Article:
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Gale Encyclopedia of Genetic Disorder / Gale Encyclopedia of Genetic Disorders, Two Volume Set - Volume 2 - M-Z - I

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the gene. In 80% of people who have clear symptoms of PMD, a mutation can be found in the PLP gene. If a mutation in the PLP gene has been identified in a family member, testing on another child suspected of having PMD is possible to look at the mutation known to cause PMD in the family.

Treatment and management

There is no treatment or cure for PMD. Medical management is aimed at making life as full as possible and keeping people free from illness. Different types of therapy might be suggested. An occupational therapist can suggest adaptive devices to make it easier for an affected person to get around his or her home and perform everyday activities such as eating and using the bathroom. For example they may suggest installing bars to use in the bathroom or shower or special utensils for eating. Physical therapy can be helpful for reducing spasticity. Some patients with PMD require a feeding tube to help take in more calories. There are also medications that can assist in treating spasticity and seizures.

Prenatal testing

Testing during pregnancy to determine whether an unborn child is affected is possible if genetic testing in a family has identified a specific PLP mutation. This can be done at 10–12 weeks gestation by a procedure called chorionic villus sampling (CVS), which involves removing a tiny piece of the placenta and examining the cells. It can also be done by amniocentesis after 16 weeks gestation by removing a small amount of the amniotic fluid surrounding the baby and analyzing the cells in the fluid. Each of these procedures has a small risk of miscarriage associated with them. Couples interested in these options should have genetic counseling to carefully explore all of the benefits and limitations of these procedures.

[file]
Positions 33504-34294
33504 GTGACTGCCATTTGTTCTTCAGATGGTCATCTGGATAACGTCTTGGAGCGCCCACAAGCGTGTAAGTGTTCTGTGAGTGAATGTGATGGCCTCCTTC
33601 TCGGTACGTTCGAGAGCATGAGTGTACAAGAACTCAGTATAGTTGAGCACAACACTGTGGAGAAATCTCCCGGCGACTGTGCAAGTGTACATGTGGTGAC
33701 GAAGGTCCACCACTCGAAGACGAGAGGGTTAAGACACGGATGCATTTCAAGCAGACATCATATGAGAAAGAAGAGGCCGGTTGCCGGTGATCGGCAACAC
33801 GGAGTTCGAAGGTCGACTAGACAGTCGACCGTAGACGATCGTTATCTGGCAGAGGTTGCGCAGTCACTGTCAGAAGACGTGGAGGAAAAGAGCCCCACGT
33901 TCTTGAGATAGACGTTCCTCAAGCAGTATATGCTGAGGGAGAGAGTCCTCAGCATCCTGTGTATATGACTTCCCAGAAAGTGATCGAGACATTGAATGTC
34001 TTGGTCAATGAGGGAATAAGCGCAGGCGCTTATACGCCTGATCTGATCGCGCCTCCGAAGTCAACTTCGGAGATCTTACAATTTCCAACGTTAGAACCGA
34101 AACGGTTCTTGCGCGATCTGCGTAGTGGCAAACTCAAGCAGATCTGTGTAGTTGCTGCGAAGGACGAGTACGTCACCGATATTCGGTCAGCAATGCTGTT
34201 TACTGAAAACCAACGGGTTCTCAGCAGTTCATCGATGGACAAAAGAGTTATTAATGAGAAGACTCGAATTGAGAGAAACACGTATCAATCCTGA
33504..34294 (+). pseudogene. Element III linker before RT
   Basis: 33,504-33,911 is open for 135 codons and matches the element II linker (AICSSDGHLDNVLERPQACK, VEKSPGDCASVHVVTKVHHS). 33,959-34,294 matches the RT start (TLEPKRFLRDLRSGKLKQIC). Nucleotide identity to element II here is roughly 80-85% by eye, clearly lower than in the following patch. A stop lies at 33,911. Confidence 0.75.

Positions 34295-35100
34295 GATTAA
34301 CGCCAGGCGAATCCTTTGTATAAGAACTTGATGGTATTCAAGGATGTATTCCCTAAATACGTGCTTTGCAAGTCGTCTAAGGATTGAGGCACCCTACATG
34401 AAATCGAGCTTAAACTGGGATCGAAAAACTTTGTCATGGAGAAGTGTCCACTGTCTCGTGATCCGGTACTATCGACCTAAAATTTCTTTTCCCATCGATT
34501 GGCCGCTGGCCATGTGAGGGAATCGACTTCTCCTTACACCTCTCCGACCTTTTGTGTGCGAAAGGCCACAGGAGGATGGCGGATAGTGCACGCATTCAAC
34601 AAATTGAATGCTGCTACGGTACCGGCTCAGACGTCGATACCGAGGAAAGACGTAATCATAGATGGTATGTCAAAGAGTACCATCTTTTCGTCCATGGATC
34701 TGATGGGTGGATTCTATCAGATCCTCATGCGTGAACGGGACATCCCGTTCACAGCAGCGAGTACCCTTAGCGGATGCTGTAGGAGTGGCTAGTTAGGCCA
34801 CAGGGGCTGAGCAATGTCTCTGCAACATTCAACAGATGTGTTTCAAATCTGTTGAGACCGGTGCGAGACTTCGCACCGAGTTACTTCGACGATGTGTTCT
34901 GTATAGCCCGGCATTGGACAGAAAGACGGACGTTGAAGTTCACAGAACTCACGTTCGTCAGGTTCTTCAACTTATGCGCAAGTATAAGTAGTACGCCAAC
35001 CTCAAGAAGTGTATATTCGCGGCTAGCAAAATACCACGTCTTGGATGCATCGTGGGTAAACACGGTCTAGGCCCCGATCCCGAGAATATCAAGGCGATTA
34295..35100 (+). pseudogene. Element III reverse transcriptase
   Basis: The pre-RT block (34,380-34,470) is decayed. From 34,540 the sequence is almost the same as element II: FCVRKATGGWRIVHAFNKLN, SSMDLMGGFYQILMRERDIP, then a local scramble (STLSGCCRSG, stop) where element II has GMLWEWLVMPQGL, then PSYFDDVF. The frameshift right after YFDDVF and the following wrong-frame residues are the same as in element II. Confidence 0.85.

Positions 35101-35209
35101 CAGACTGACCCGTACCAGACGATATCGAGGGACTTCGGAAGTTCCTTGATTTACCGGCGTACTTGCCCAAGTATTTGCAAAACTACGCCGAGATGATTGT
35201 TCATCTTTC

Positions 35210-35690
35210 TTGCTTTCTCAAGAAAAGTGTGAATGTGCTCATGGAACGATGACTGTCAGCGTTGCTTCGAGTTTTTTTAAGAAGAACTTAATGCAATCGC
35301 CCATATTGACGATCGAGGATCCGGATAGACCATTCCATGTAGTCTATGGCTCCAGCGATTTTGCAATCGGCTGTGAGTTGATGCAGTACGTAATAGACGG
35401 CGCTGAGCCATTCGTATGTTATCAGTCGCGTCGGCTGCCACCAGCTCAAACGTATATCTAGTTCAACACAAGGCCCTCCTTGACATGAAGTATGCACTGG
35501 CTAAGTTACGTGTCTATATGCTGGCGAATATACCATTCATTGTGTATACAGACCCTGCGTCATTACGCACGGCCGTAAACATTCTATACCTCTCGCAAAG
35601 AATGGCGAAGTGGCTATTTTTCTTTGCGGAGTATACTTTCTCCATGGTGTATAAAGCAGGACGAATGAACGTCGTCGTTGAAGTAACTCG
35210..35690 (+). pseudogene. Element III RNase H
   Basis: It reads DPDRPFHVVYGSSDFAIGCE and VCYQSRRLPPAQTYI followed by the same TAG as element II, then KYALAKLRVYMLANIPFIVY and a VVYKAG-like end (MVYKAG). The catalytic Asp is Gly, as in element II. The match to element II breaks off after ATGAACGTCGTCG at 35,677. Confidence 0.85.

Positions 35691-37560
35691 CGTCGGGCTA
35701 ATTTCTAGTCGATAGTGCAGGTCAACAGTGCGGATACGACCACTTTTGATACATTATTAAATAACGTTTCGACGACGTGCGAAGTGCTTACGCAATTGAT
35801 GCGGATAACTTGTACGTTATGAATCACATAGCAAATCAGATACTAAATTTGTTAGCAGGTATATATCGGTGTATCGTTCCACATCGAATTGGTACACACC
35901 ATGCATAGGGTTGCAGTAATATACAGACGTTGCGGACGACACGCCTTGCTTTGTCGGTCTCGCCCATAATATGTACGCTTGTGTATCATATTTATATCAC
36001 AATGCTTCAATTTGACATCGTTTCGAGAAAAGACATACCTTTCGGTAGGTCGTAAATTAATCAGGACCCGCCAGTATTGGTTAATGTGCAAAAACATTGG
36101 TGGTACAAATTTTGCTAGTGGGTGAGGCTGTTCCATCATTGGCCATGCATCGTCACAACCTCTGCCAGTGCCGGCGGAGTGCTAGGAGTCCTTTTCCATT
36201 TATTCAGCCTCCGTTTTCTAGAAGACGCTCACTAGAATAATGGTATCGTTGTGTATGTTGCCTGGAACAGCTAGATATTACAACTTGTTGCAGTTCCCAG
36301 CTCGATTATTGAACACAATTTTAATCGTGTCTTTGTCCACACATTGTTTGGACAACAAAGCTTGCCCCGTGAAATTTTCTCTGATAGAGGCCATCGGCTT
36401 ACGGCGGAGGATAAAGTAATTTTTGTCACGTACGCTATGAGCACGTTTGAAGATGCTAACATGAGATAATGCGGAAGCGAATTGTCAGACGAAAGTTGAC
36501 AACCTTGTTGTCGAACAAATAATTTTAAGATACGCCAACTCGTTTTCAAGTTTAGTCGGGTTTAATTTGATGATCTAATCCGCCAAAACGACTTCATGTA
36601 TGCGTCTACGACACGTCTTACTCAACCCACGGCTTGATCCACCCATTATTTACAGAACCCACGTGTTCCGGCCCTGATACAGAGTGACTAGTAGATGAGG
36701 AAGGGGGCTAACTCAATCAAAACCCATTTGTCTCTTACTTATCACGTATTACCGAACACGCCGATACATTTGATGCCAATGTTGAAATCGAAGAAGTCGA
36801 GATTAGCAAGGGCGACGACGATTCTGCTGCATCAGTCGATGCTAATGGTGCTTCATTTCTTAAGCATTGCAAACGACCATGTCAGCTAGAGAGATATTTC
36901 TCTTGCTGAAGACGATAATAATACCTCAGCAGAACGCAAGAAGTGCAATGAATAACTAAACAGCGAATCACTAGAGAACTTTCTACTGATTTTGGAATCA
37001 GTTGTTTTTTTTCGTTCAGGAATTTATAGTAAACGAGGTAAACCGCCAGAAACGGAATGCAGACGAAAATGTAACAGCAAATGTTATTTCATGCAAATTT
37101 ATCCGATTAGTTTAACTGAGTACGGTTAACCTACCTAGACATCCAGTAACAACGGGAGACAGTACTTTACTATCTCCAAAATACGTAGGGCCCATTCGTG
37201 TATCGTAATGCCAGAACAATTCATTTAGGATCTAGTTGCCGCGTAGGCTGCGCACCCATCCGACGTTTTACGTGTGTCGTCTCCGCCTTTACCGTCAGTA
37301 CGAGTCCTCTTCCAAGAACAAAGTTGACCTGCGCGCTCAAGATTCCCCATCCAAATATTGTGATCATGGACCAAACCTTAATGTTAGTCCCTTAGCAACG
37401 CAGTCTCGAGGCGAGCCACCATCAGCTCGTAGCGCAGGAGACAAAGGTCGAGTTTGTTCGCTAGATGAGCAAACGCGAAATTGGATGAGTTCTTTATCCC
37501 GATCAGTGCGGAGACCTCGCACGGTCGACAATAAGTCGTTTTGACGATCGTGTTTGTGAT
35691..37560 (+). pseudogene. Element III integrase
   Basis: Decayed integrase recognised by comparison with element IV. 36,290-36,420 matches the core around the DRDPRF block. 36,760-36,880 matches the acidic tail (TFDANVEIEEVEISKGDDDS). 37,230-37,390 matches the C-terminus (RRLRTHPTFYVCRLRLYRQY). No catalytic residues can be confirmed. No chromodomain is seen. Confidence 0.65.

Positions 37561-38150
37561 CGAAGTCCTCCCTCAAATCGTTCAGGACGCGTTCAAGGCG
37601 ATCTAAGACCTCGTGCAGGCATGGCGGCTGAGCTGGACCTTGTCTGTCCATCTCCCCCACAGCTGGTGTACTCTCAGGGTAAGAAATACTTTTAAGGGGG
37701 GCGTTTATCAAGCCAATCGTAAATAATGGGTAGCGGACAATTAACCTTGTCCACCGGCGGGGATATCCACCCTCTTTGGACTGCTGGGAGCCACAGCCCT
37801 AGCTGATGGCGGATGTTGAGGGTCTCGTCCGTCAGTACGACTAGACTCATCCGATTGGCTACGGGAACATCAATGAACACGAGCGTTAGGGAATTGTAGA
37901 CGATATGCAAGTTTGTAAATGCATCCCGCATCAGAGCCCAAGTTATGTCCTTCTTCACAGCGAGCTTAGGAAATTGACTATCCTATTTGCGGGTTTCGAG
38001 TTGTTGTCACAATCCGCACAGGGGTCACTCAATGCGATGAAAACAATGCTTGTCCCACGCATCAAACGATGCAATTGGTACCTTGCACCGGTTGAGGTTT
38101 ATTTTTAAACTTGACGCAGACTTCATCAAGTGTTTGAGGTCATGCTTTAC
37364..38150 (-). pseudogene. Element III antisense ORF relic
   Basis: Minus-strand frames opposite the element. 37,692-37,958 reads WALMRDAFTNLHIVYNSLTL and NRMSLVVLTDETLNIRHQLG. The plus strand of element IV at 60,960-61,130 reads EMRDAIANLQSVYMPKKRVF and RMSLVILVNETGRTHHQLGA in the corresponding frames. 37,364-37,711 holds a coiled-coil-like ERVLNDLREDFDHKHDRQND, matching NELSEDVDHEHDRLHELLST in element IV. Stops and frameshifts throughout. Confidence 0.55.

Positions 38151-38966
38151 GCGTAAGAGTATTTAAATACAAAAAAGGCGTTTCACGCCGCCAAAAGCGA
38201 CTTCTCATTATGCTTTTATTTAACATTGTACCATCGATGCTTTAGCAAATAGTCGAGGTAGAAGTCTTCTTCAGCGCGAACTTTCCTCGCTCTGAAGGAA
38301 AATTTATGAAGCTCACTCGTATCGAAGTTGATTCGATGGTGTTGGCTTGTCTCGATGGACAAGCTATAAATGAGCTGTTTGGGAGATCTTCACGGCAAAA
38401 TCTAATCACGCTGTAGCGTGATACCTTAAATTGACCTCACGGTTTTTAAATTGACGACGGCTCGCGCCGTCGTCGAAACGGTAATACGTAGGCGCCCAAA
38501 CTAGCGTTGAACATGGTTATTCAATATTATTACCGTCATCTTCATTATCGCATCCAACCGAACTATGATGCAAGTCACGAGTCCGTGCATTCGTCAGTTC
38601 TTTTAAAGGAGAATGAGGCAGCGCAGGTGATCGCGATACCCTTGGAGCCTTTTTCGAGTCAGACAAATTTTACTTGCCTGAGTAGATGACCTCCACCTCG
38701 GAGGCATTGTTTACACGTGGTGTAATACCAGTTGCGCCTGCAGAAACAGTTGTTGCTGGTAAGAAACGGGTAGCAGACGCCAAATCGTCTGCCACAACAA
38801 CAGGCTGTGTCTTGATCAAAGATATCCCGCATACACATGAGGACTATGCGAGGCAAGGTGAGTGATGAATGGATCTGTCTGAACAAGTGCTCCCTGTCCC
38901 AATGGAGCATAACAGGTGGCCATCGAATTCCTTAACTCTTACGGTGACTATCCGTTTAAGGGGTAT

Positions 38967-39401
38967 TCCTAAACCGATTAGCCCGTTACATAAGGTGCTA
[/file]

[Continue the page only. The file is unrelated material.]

Another procedure, called preimplantation diagnosis, allows a couple to have a child that is unaffected with the genetic condition in their family. This procedure is experimental and not available for all conditions. Those interested in learning more about this procedure should check with their doctor or genetic counselor.

Prognosis

The prognosis for patients with PMD varies in part due to the severity of the symptoms. The quality of care that patients receive also makes a difference in their quality of life. Boys with connatal PMD may die in infancy or early childhood, although some have survived into their 30s. Those with classic PMD or with the

K E Y T E R M S

Central nervous system (CNS)—In humans, the central nervous system is composed of the brain, the cranial nerves and the spinal cord. It is responsible for the coordination and control of all body activities.

Leukodystrophy—A disease that affects the white matter called myelin in the CNS.

Myelin—An insulation that is wrapped around the nerves in the body. In the central nervous system it is also called the white matter.

Nystagmus—Involuntary, rhythmic movement of the eye.

Proteolipid protein gene (PLP)—A gene that makes a protein that is part of the myelin in the central nervous system. Mutations in this gene cause PMD.

Spasticity—Increased muscle tone, or stiffness, which leads to uncontrolled, awkward movements.